A surgeon told me that as a fistula enlarges there will be more accessory vein flow. Not sure what his point was. Certainly we think that fistulas will not clot at lower access flow rates as compared to grafts because of these accessory ( “ collateral”) veins maintaining outflow. I am perplexed how frequently the accessory veins involute in larger fistulas. Classic example is a well -developed BC avf that presents with subtotal occlusion of the cephalic arch and there are no longer any accessory/collateral veins draining to the basilic/brachial veins. What caused the attrition of these collateral pathways that were present when the fistula was created? The fistula vein became the pathway of least resistance to flow as the fistula matured. Early in the maturation of the fistula, one could still demonstrate that the accessory veins were still there if a reflux study was done with outflow compression. But later as the fistula became much larger and one discovers an outflow occlusion or development of high inflow the accessory/collateral veins did not enlarge to accommodate the outflow. What causes this attrition; thrombosis in the much smaller veins?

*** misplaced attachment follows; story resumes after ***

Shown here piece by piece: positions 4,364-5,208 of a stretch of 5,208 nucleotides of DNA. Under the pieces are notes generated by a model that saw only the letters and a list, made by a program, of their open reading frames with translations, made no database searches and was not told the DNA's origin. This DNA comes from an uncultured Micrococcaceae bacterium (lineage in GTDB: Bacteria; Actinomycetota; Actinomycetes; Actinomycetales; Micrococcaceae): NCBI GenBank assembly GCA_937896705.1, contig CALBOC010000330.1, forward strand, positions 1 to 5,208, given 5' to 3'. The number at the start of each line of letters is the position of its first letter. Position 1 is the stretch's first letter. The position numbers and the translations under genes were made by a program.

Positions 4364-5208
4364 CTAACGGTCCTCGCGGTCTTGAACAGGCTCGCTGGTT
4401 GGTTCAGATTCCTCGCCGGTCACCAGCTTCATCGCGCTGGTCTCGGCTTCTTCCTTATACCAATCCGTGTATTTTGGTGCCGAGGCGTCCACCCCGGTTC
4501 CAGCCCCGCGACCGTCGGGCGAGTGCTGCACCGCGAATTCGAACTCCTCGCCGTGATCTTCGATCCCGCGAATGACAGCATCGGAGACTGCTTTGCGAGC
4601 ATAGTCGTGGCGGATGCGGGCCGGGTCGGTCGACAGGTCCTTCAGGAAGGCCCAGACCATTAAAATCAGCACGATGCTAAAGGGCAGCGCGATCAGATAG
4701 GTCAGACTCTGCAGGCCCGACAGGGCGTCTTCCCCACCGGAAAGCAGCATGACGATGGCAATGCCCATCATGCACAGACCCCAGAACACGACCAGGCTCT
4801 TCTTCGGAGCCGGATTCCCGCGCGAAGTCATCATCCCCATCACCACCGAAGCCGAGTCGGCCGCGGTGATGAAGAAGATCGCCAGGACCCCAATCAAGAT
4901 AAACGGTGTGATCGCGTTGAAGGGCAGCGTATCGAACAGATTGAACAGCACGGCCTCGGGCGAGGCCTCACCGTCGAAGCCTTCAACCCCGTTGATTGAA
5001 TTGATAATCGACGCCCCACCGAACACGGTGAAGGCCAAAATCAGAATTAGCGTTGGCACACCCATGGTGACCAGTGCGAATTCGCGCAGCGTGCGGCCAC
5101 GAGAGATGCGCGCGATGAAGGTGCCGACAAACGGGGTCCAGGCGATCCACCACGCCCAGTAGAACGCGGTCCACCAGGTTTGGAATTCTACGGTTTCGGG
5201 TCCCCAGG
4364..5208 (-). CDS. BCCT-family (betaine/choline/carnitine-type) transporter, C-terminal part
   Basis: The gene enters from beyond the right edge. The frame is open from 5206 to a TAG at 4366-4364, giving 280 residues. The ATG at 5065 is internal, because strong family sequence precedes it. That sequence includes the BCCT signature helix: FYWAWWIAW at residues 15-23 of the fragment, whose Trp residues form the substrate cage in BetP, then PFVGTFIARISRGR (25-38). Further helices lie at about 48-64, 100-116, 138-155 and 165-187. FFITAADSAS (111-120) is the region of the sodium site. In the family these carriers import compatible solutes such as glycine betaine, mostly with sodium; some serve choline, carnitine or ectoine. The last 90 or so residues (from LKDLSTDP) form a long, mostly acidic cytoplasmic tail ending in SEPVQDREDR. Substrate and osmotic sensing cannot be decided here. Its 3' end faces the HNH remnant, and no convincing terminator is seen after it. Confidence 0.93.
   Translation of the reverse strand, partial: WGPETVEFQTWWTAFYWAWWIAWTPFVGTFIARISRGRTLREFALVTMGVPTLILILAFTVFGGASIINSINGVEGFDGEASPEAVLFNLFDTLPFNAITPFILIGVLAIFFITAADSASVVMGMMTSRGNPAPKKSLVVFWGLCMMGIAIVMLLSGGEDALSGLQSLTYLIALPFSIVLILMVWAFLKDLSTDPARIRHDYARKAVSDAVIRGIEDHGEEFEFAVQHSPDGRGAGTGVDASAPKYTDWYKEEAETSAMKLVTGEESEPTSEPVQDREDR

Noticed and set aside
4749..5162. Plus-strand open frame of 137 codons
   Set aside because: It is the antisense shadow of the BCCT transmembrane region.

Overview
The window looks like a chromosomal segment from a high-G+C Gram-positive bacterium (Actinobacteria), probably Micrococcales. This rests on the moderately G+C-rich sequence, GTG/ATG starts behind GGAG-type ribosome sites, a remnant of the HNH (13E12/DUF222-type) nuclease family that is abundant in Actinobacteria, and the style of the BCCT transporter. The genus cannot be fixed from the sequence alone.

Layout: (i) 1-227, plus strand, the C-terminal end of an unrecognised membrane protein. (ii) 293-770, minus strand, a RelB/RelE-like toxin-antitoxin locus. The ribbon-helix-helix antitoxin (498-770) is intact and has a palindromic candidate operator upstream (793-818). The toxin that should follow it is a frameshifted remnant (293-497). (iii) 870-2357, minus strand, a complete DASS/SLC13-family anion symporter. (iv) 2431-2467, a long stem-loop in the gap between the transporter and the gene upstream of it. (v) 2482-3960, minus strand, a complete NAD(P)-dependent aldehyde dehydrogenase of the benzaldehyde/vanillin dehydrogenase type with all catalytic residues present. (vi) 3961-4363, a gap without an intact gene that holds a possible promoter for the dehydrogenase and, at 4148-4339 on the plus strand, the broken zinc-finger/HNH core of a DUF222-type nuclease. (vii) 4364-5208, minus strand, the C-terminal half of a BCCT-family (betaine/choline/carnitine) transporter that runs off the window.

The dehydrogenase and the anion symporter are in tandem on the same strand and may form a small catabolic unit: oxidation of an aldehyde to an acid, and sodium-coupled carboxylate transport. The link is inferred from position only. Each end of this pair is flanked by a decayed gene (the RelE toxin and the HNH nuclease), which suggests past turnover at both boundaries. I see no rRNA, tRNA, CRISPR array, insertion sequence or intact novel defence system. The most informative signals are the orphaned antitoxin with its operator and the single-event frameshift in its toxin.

I guess the other question is why don’t some accessory veins involute when there is no longer an outflow restriction in a developing immature fistula. I see this more commonly in an immature forearm RC avf that has now been dilated to 8 mm and multiple accessory veins remain even a year later. Seems like the physics of flow don’t explain all the findings of the shunts that are man- made.
Does anyone know of any anatomy/pathology studies that document the presence of valves in these small accessory veins. I would assume they have valves but I don’t know.
Thank you for any thoughts or feedback about accessory veins.
Jeffrey Hoggard MD
Capital Nephrology Assoc
3031 New Bern Ave
Raleigh, NC 27610
Cell: 252 -531-9556